All they can do is work their asses off while attempting to make an honest living, just as my dad did, and it pisses me off when it’s suggested that the unionized employees who’ve put in 20 or 30 or more years of service to the City of Detroit in honest fashion should be the first ones thrown off the cliff because those who got rich off of their pensions invalidated the right of the rest to collect on the pension programs they paid into.

Yes, the unions played a large role in the downfall of Detroit. But there were no “good guys” in this battle, and in its post-mortem, with the majority of the city’s debt being owed to people who paid into the system that stole from them while working in the City, I don’t quite understand how people who are on fixed incomes that are now being double-taxed by the State should somehow take the fall for those who made a mint and walked away before the going got tough.

Posted by George Malik from South Lyon, MI on 07/20/13 at 06:18 PM ET

Gumby's avatar

It’s about time I read about Young getting the credit he deserves for the fall of Detroit.  It all started with him.  Days after his death, I remember a reporter asking Brooks Patterson to say a few words about Young (considering all of the fueding the two have had).  He said that Coleman Young has done more for the growth of Oakland County than any single human being.

Posted by Gumby from the city with more ruins than Rome on 07/20/13 at 06:19 PM ET

awould's avatar

My mom spent some time around Coleman Young back in the day. She told me that there was usually bet at functions where he’d attend. It was an over/under on how many times he’d say “*#$%@&” before dinner ended. She didn’t like him very much.

Posted by awould on 07/20/13 at 08:24 PM ET

awould's avatar

that word was “motherfucher” btw

Posted by awould on 07/20/13 at 08:25 PM ET

Primis's avatar

George, I guess the questions are these:

What other plans are there currently for the area besides Illitch’s?  And what other events, aside from Wings, would the new arena be able to draw in (would its proximity to Comerica and Ford Field actually HURT it in that regard)?

I know a lot of cities look at an arena as some sort of “expensive but easy” fix, and that’s just not the case.  As a fan of minor pro hockey, I’ve seen it time and time again.

Grand Rapids worked w/ Van Andel Arena because there were OTHER efforts in concert with it—a point that was completely lost on those pushing for a new arena in downtown Kalamazoo that was expected to be the sole savior, and seems to be lost on so many others who have cited Grand Rapids as an example..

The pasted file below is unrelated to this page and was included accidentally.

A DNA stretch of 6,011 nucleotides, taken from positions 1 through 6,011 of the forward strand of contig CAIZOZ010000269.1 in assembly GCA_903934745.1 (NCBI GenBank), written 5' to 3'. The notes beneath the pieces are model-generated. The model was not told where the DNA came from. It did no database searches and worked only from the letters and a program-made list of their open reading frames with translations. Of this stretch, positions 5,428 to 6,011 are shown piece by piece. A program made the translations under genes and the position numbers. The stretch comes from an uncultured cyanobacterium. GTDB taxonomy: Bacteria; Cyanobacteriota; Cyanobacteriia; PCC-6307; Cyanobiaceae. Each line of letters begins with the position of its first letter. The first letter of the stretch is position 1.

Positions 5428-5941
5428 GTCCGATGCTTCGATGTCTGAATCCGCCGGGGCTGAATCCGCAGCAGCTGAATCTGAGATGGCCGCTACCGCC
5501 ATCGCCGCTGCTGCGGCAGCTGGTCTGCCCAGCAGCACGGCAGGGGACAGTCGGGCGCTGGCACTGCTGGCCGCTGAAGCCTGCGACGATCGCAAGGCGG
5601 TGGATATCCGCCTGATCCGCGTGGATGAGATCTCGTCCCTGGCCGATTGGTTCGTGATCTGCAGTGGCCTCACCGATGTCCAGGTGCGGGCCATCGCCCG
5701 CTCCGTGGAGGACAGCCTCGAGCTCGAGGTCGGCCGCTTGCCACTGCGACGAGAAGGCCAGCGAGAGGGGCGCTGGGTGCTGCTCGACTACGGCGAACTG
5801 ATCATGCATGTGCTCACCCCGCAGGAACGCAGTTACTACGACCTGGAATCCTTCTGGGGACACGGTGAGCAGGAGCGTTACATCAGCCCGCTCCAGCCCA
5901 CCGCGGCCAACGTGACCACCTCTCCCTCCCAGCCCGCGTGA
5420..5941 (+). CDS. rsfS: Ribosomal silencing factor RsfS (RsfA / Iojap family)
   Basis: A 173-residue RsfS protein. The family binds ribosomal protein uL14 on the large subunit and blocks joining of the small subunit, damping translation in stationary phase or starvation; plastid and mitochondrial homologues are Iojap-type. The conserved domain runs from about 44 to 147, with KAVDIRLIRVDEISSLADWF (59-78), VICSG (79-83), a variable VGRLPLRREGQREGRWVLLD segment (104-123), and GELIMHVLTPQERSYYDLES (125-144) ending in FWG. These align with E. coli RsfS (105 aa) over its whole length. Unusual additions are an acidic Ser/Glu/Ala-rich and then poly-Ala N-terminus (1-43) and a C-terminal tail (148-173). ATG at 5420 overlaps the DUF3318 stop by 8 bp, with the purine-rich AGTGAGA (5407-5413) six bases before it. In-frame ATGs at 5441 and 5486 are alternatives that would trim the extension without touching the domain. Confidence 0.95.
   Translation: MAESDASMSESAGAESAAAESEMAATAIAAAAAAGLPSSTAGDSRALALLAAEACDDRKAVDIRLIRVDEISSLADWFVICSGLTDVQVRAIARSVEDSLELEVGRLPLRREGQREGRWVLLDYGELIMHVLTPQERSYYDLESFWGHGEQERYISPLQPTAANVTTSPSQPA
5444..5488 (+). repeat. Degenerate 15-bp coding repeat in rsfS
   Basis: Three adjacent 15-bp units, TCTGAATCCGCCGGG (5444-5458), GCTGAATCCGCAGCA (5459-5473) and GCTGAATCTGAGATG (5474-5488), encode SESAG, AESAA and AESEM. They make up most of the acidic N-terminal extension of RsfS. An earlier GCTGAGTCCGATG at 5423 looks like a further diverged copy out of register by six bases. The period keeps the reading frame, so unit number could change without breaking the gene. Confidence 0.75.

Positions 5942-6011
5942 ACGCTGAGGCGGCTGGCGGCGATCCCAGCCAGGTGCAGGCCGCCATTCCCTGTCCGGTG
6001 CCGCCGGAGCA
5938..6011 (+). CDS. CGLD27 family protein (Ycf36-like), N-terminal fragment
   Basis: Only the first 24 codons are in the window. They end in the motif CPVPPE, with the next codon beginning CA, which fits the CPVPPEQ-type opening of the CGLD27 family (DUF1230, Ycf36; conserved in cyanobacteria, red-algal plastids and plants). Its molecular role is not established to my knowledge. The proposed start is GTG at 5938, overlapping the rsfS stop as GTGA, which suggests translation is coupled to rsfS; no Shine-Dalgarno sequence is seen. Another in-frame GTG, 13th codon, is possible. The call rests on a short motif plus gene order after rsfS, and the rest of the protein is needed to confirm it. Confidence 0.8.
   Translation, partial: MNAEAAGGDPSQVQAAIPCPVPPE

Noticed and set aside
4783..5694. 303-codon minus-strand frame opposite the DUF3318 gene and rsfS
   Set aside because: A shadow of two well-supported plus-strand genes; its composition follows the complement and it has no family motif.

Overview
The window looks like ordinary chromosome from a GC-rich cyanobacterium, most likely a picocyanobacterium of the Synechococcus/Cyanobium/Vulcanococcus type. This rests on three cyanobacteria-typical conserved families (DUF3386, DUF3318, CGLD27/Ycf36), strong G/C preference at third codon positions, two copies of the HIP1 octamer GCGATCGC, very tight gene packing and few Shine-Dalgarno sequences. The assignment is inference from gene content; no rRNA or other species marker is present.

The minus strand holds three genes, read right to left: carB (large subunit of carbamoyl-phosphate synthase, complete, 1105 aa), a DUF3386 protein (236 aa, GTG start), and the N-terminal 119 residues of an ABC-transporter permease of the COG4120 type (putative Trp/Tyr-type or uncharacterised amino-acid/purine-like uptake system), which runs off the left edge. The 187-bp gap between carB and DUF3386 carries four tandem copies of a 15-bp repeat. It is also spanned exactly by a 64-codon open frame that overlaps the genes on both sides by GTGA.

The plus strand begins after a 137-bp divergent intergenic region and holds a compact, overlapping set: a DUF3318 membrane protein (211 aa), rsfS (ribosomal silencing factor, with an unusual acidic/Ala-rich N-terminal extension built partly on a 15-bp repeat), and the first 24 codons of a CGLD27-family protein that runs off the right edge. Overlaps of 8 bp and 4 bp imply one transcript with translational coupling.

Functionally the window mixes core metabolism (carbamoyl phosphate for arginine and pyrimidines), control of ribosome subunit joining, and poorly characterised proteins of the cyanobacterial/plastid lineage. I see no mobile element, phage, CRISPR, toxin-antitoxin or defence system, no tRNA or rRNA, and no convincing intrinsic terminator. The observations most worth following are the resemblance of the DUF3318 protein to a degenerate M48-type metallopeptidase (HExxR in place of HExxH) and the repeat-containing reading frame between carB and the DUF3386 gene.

I know Reading, PA pinned hopes on the Sovereign Center only to find that 30-some home dates a year and a truly-small handful of other events simply isn’t enough to really drive economic development in the area.  Bloomington, IL built an arena and it sunk the city and now they’ll be lucky if the arena doesn’t go dark.  In Detroit there’s the alleged benefit that Comerica and Ford Field will be in the “area” but I don’t know how linked the two areas are if at all, even though they look close on a map.  They look like they could be 2 very different neighborhoods.

An arena is not a “fix”, it’s a part of a much larger plan.  And I understand there’s further development involved than just the arena, but I mean development beyond that even.

Is Illitch going this alone, or will he have any others helping shoulder it in terms of the area?

. . . . . .

As for the rest?  Well… I dunno’.  I live in rural Michigan.  As bleak as things may seem in Detroit, it’s honestly worse in some places around here.  There are some towns that I legitimately don’t think will be around in another 25 years now.  I see schools consolidating/closing all over, or at least talking about it in long, drawn-out dialogues.

The county next to the one I currently reside in is screwed.  They have 2, maybe 3 school systems on the verge of closing/consolidating with others.  The biggest town in the county remains solely because of the local college, there’s almost nothing else left in the town for business.  The local school there was once Class B for athletics, is currently C, and is heading in the direction of D-class (that’s a huge loss of enrollment).

I’ve watched even the very profitable smaller companies close around here because their parent corporation is hopelessly trying to stop the bleeding at other large companies by rolling their assets together (and of course failing, because it’s just a temporary fix to the ledger, not a permanent one).  Very bad business decisions made because there are literally no others left.  People not working for 3, 4, or 5 years, and others not grasping you can’t “just go get a factory job” because there are no damn factories left anymore to get a factory job at (you’d be surprised how many otherwise-reasonable individuals still can’t make that basic f***ing connection).

Detroit is going to survive, because it’s too big not to.  Other communities in Michigan aren’t so lucky to be that big to begin with, and can’t or won’t ever bounce back, period.